While many insurers have a high degree of technology adoption and have systematically developed digital channels for customer service, many decision making and service offering processes still remain manual. They simply do not have technology systems and software in place able to cope with implementing new business rules that accompany offering a new and complex service. Many will have to do this manually and it’s a tough task.
There could be any number of customer factors and variants that define a rule including age, different pension schemes, offers, benefits, and even health data. Unfortunately these hundreds of variants are often buried deep in hundreds of lines of code and when they need to be changed they often have to be updated manually by software developers. Not only is this a time intensive task, it often means a slow delivery to market for new services and an inability to act with agility. In fact, many businesses have an IT backlog of change requests that may take months or years to deliver.
And, policy definitions are often difficult to manage – they can be ambiguous and incomplete. If a programmer implements logic as specified, there could be bugs in the system due to errors in the specifications.
Julie Gross, Assistant VP of Business Systems Implementation at insurance provider Unum found that the company’s business rules were locked up in codes which lead to a lack of agility. The urgent changes needed were taking 12-plus weeks to implement and most of the logic still had to be maintained by skilled developers.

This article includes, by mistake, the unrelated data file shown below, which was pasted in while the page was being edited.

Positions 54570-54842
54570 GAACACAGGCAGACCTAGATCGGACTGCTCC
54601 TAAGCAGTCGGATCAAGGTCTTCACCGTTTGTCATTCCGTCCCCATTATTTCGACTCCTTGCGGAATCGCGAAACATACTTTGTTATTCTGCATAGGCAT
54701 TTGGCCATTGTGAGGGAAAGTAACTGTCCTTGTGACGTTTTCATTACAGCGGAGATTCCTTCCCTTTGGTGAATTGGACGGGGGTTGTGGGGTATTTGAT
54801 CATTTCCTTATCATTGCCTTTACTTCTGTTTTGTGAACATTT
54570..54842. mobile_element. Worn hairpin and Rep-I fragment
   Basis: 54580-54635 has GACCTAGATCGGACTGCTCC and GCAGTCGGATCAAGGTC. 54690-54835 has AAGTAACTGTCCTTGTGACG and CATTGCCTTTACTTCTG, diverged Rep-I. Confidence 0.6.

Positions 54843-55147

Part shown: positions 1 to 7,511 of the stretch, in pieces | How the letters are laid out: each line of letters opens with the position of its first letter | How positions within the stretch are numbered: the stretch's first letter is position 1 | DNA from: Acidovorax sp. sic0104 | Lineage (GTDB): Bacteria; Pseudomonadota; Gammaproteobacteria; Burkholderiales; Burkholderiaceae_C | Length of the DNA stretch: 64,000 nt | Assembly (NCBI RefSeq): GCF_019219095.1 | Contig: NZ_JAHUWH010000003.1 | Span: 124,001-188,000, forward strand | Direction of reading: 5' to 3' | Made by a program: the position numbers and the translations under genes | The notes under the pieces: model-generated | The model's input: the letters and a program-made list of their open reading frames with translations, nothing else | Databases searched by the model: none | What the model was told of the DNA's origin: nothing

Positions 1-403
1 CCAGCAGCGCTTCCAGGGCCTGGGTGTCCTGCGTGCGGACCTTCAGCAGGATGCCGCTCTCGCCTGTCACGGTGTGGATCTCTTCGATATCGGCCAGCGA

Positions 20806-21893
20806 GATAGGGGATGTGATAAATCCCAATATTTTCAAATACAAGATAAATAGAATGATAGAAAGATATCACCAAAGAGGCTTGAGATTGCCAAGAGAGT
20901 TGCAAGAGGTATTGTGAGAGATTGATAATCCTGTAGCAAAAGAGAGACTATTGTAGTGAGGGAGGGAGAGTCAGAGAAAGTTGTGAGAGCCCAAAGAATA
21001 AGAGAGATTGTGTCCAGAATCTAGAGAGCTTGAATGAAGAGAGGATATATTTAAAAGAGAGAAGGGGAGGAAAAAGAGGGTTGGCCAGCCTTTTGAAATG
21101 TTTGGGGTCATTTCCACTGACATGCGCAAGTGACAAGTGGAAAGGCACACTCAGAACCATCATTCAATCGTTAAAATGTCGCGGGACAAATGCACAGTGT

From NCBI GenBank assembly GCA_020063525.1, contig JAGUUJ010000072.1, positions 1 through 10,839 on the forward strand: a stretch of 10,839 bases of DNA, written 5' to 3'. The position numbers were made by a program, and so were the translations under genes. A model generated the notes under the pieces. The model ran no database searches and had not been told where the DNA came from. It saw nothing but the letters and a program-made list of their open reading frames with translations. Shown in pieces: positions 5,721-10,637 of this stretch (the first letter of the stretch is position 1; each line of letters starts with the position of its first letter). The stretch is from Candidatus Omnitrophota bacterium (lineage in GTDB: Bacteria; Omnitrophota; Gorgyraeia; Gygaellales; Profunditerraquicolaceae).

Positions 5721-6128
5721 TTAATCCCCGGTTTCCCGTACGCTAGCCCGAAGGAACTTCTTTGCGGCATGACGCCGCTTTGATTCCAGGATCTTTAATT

By using Progress’s BRMS, Corticon, Unum found that they could use business systems architects and analysts to automate and change business rules, to ease the software developer workload. In doing so, the speed at which they could change business rules rapidly increased. For instance, one rule change had been estimated at 40 hours of development effort using the old approach. With the BRMS in place, the whole change was completed and in production in one day.
Automation works by separating the business rules from code, enabling business and IT users to make changes through an easy to use drag and drop interface, freeing up resource to focus on innovation. Eliminating the translation of rules into code reduces the time it takes to develop and refine business applications. This is especially true for complex rules subject to ever-changing policy and regulations.
By integrating a BRMS with a cloud-based rapid application development tool, insurers can also build custom web and mobile applications quickly and easily add business rules.
Ultimately, being more agile and innovative all adds up to offering the customer more of what they want; namely good customer service and variety in offerings. By using business rules engines insurance companies can process applications in a matter of days, or even hours, giving customers a smooth and easy experience. When used in conjunction with a highly personalised offering, insurers are left with a highly powerful and tempting service for customers that will help them eke out a competitive edge in a highly volatile and shifting market.
By Mark Armstrong, VP EMEA at Progress Software